Ed Webb

The Turbulent World of Middle East Soccer: Turning Qatar into an Island: Saudi cuts off... - 0 views

  • There’s a cutting-off-the-nose-to-spite-the face aspect to a Saudi plan to turn Qatar into an island by digging a 60-kilometre ocean channel through the two countries’ land border that would accommodate a nuclear waste heap as well as a military base. If implemented, the channel would signal the kingdom’s belief that relations between the world’s only two Wahhabi states will not any time soon return to the projection of Gulf brotherhood that was the dominant theme prior to the United Arab Emirates-Saudi-led imposition in June of last year of a diplomatic and economic boycott of Qatar.
  • The message that notions of Gulf brotherhood are shallow at best is one that will be heard not only in Doha, but also in other capitals in the region
  • the nuclear waste dump and military base would be on the side of the channel that touches the Qatari border and would effectively constitute a Saudi outpost on the newly created island.
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  • The plan, to be funded by private Saudi and Emirati investors and executed by Egyptian firms that helped broaden the Suez Canal, also envisions the construction of five hotels, two ports and a free trade zone.
  • The $750 million project would have the dump ready for when Saudi Arabia inaugurates the first two of its 16 planned nuclear reactors in 2027. Saudi Arabia is reviewing proposals to build the reactors from US, Chinese, French, South Korean contractors and expects to award the projects in December.
  • Qatar’s more liberal Wahhabism of the sea contrasts starkly with the Wahhabism of the land that Prince Mohammed is seeking to reform. The crown prince made waves last year by lifting a ban on women’s driving, granting women the right to attend male sporting events in stadiums, and introducing modern forms of entertainment like, music, cinema and theatre – all long-standing fixtures of Qatari social life and of the ability to reform while maintaining autocratic rule.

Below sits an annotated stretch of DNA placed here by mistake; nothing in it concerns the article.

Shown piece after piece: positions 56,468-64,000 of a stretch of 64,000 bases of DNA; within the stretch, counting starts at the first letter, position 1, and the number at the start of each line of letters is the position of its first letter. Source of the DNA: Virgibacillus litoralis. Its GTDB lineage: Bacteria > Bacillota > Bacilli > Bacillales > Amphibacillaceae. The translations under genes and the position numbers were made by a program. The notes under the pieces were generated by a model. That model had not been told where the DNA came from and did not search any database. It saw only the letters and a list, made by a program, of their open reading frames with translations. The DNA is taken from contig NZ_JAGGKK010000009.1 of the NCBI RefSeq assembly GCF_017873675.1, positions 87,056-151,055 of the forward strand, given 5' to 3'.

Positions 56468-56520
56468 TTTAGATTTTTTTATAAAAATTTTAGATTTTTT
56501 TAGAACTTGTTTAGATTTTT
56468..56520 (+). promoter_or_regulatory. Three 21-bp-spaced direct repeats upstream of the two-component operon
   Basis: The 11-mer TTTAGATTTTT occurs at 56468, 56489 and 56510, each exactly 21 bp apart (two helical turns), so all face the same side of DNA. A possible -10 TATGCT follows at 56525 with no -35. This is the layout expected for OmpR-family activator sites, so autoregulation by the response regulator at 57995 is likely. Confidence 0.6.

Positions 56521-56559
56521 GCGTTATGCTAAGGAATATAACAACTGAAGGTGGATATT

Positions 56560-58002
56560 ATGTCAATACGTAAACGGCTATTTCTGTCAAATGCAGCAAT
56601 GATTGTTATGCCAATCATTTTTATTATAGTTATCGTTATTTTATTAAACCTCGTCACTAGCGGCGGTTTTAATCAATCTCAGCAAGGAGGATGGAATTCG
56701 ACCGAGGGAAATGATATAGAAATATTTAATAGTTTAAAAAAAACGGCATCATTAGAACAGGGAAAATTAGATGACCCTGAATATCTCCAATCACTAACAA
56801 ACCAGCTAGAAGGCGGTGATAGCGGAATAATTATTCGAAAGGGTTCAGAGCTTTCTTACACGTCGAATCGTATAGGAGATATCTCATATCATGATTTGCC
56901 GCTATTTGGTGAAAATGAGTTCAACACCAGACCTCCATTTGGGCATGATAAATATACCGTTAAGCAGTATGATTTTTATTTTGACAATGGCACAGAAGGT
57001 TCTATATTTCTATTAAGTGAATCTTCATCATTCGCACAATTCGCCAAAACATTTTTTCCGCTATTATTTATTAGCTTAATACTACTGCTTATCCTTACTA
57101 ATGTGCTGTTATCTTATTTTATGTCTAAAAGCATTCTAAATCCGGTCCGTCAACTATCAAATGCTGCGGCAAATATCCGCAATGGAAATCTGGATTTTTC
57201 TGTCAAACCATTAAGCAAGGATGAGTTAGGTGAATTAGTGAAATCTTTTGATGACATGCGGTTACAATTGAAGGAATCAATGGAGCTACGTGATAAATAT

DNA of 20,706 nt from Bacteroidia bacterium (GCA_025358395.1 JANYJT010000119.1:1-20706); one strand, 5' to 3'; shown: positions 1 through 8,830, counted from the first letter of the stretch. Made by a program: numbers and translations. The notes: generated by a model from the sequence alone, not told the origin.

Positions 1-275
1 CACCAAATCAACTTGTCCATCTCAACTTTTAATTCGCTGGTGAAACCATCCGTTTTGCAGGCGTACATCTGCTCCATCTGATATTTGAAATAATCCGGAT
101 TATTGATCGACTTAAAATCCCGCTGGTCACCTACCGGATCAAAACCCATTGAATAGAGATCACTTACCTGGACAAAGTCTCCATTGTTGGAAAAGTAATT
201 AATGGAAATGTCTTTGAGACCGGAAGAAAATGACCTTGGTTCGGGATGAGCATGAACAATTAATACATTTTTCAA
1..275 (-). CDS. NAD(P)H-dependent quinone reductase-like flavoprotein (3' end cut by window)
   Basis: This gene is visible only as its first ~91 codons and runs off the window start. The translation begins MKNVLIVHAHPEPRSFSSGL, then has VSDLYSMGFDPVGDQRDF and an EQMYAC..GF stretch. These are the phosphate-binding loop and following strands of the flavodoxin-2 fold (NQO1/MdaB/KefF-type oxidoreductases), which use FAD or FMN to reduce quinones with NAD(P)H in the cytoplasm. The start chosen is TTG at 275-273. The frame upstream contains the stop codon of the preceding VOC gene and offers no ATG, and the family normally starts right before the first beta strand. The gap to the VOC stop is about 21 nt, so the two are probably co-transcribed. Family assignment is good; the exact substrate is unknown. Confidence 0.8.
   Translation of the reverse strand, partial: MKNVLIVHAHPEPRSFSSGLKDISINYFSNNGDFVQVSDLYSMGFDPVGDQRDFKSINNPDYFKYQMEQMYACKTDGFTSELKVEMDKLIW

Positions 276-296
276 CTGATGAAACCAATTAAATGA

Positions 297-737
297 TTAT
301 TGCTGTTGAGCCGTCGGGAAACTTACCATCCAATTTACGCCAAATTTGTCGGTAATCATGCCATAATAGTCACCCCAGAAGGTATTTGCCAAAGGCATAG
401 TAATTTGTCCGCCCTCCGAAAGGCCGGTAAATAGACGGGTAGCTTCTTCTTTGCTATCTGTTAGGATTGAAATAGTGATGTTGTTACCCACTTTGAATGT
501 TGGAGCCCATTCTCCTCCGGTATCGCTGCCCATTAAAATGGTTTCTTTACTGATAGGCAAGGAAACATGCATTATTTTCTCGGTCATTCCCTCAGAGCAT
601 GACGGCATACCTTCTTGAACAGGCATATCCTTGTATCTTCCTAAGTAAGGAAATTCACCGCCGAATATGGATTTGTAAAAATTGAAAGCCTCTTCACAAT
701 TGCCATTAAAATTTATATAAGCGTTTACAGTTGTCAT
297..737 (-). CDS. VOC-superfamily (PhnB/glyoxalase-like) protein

• A traditional Gulf state and a Wahhabi state to boot, Qatari conservatism was everything but a mirror image of Saudi Arabia’s long-standing puritan way of life. Qatar did not have a powerful religious establishment like the one in Saudi Arabia that Prince Mohammed has recently whipped into subservience, nor did it implement absolute gender segregation. Non-Muslims can practice their faith in their own houses of worship and were exempted from bans on alcohol and pork. Qatar became a sponsor of the arts and hosted the controversial state-owned Al Jazeera television network that revolutionized the region’s controlled media landscape and became one of the world’s foremost global English-language broadcasters.
  • Qatari conservatism is likely what Prince Mohammed would like to achieve even if that is something he is unlikely to acknowledge